Dr. Henke wanted to know why American companies were unwilling to produce films in Germany as they have been doing in France and Great Britain. I told him that the economic situations, so far as they concerned American companies, were not analogous; in France, for example, Paramount, the sole American company producing locally, owned a string of cinemas which constantly need product, whereas in Great Britain, the domestic market was not only good but that the better product from that country had very good export possibilities, particularly in the United States. I told him also that any general American decision to produce in Germany would involve a long term program and a considerable budget for expenditure, and that the regularity with which the German film restrictions have been changed for the worse annually was probably the biggest obstacle against such a plan. Dr. Henke replied that he could see no conclusive reason why American companies consistently refused to produce in Germany; pictures made here would not fall under the contingent and there would be a much greater possibility of amortization as compared with German dialogue pictures made, for example, at Joinville, on account of “atmosphere.” He could not agree that the constant fluctuations of the contingent regulations made it impossible for the Amercian concerns to determine their policy for a [Page 370] number of years, as the contingent merely influenced the import of foreign-made pictures and not those made domestically. He continued that, to his knowledge, Universal was fairly satisfied with the results of their recent German productions and he could, therefore, not understand why Paramount, Metro and Fox did not follow suit I assured him that Universal’s effort was merely an experiment and was not to be construed as any American movement toward production in Germany.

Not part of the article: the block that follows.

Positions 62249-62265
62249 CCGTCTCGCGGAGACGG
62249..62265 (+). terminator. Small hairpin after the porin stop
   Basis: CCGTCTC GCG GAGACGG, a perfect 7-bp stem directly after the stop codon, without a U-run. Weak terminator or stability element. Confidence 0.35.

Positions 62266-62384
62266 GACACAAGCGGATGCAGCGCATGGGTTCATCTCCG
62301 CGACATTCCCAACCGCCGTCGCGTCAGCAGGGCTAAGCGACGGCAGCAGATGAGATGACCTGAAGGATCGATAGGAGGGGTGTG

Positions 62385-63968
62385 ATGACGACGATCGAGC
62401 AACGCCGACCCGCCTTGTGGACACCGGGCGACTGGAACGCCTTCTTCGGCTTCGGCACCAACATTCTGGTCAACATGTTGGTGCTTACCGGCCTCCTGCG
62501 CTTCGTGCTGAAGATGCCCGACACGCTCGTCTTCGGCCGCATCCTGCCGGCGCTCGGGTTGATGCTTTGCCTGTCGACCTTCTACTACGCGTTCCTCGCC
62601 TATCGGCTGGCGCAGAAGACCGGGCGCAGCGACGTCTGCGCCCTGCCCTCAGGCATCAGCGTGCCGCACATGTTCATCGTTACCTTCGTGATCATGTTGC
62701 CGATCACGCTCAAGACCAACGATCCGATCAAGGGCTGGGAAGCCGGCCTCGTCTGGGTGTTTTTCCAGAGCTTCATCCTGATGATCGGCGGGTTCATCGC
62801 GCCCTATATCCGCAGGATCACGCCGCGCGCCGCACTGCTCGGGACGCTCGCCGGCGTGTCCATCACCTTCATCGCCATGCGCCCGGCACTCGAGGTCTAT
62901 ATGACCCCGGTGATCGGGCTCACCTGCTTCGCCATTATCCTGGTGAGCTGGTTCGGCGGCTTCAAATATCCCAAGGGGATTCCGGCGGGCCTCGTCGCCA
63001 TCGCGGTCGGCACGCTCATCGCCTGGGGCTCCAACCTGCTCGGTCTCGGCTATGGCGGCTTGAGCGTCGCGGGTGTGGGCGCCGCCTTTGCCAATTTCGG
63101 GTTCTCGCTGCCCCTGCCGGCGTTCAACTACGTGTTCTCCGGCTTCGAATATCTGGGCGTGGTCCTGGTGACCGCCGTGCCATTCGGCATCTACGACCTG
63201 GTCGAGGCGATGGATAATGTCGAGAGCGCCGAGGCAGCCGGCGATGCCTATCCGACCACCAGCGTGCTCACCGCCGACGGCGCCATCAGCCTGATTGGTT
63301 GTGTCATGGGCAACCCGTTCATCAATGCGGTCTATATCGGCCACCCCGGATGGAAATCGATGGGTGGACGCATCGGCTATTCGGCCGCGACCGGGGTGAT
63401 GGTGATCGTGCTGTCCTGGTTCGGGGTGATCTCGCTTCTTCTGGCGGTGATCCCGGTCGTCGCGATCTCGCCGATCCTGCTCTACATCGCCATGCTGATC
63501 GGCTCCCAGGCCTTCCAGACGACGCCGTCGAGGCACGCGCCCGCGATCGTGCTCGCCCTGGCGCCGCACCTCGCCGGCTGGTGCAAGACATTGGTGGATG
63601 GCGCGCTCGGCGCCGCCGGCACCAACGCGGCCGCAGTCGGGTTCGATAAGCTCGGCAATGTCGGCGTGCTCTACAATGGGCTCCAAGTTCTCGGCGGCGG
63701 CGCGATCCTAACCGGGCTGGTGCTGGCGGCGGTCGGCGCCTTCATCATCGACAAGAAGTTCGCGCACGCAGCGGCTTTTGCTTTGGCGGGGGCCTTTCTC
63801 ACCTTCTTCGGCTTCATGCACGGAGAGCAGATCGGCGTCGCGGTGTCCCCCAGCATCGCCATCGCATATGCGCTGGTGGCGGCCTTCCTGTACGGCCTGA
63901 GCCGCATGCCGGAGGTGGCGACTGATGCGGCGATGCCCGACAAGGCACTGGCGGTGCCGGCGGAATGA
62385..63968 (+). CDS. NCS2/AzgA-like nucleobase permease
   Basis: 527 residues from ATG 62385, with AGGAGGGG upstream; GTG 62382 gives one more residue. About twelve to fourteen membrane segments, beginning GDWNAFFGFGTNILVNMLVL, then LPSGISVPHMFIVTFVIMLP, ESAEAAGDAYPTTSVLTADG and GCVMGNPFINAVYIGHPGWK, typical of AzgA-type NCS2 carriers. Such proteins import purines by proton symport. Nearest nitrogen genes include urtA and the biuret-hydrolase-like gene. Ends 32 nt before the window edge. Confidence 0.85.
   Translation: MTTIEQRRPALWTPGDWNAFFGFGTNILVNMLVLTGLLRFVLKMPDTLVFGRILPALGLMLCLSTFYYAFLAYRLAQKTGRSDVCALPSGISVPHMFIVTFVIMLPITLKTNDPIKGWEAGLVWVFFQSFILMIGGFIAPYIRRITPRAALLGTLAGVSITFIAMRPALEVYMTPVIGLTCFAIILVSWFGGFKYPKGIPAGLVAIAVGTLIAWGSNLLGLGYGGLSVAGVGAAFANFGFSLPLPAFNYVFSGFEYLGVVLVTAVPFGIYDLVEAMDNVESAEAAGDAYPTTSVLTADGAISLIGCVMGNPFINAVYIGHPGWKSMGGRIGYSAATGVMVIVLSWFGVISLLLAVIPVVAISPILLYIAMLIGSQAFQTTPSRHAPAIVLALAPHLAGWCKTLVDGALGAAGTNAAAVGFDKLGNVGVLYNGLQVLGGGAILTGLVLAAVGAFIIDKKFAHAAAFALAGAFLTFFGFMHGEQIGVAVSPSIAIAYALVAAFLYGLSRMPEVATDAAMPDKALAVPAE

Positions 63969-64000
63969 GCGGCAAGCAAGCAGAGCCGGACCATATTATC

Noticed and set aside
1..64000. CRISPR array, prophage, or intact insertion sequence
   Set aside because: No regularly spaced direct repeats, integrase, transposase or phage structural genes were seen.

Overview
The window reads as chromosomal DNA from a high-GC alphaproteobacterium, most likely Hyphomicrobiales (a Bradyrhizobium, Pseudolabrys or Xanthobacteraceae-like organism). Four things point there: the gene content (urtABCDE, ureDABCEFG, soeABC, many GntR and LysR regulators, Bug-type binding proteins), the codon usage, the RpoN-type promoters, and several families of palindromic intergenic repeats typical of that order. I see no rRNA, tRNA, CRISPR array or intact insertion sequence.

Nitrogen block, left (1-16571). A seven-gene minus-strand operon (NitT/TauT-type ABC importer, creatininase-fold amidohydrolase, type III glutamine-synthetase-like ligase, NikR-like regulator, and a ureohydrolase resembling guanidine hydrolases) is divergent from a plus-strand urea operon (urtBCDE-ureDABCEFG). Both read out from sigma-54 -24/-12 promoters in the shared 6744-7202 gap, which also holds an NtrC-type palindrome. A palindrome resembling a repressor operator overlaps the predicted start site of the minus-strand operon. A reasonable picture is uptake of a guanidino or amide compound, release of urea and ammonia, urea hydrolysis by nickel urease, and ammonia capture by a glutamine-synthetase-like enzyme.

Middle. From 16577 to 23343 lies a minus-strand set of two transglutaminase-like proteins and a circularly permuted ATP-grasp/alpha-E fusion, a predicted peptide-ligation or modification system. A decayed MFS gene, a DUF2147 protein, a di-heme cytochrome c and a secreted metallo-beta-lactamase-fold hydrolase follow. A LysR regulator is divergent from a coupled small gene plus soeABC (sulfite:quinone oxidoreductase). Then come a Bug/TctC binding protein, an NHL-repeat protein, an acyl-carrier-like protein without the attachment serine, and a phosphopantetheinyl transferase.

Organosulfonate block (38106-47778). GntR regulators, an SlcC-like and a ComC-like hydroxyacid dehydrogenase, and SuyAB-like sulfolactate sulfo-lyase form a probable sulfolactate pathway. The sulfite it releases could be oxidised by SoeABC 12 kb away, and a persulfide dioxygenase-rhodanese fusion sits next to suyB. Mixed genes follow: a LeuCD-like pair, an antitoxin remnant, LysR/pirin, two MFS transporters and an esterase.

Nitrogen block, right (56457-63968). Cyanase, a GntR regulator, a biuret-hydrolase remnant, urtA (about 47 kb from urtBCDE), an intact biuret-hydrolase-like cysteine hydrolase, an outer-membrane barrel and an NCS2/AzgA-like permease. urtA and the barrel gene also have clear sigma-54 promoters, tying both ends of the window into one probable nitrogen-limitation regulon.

Finally, Dr. Henke, brought up the question of anti-German films of American manufacture, probably having in mind such films as “All Quiet on the Western Front,” “Hell’s Angels,” and “The Lost. Squadron.” It was apparent to me that this question was paramount in his film interest, so I told him that the presence in the United States of Dr. Freudenthal, of the Foreign Office, could very well be used in discussing this question with Mr. Will H. Hays, President of the Motion Picture Producers and Distributors of America, in New York, but that, in any event, there could not possibly be any anti-German sentiment connected with the production of the film in mind. He told me that Mr. Hays had intimated that the Germans were too sensitive in the matter, but, he insisted, the Germans, who had lost a war had the right to be sensitive and he made it quite clear that, so long as the German Government did not receive some guarantee that the production of anti-German films would be stopped, the American industry could not hope to witness any radical change in the contingent policy which would materially aid them. I could not in any way feel that this statement was made as a threat, still I gathered the impression that, owing to the great importance attached to the subject of anti-German films, Dr. Henke had in mind that if the American industry through the Hays Organization, would in some way definitely assure the German Government that its position was not anti-German and that the future would see the elimination of such films as were not approved, let us say, by the German Consul nearest to Hollywood, this could be used as a trading point in softening the effects of the German contingent.